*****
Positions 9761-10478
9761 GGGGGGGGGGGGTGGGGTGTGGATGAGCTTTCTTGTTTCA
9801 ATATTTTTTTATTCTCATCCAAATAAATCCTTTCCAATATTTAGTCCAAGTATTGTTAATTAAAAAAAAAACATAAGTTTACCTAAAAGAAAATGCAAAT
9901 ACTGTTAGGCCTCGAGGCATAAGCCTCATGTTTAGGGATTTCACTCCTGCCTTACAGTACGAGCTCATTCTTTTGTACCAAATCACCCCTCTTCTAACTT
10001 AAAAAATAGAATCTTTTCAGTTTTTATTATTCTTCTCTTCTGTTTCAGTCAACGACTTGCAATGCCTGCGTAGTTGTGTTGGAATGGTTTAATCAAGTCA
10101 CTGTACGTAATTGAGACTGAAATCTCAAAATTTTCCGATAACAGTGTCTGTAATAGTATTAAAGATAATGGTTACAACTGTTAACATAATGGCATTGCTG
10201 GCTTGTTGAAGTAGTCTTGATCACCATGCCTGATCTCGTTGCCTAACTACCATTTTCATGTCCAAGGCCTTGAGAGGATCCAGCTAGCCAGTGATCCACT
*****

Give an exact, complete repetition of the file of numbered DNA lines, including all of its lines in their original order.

Positions 9761-10478
9761 GGGGGGGGGGGGTGGGGTGTGGATGAGCTTTCTTGTTTCA
9801 ATATTTTTTTATTCTCATCCAAATAAATCCTTTCCAATATTTAGTCCAAGTATTGTTAATTAAAAAAAAAACATAAGTTTACCTAAAAGAAAATGCAAAT
9901 ACTGTTAGGCCTCGAGGCATAAGCCTCATGTTTAGGGATTTCACTCCTGCCTTACAGTACGAGCTCATTCTTTTGTACCAAATCACCCCTCTTCTAACTT
10001 AAAAAATAGAATCTTTTCAGTTTTTATTATTCTTCTCTTCTGTTTCAGTCAACGACTTGCAATGCCTGCGTAGTTGTGTTGGAATGGTTTAATCAAGTCA
10101 CTGTACGTAATTGAGACTGAAATCTCAAAATTTTCCGATAACAGTGTCTGTAATAGTATTAAAGATAATGGTTACAACTGTTAACATAATGGCATTGCTG
10201 GCTTGTTGAAGTAGTCTTGATCACCATGCCTGATCTCGTTGCCTAACTACCATTTTCATGTCCAAGGCCTTGAGAGGATCCAGCTAGCCAGTGATCCACT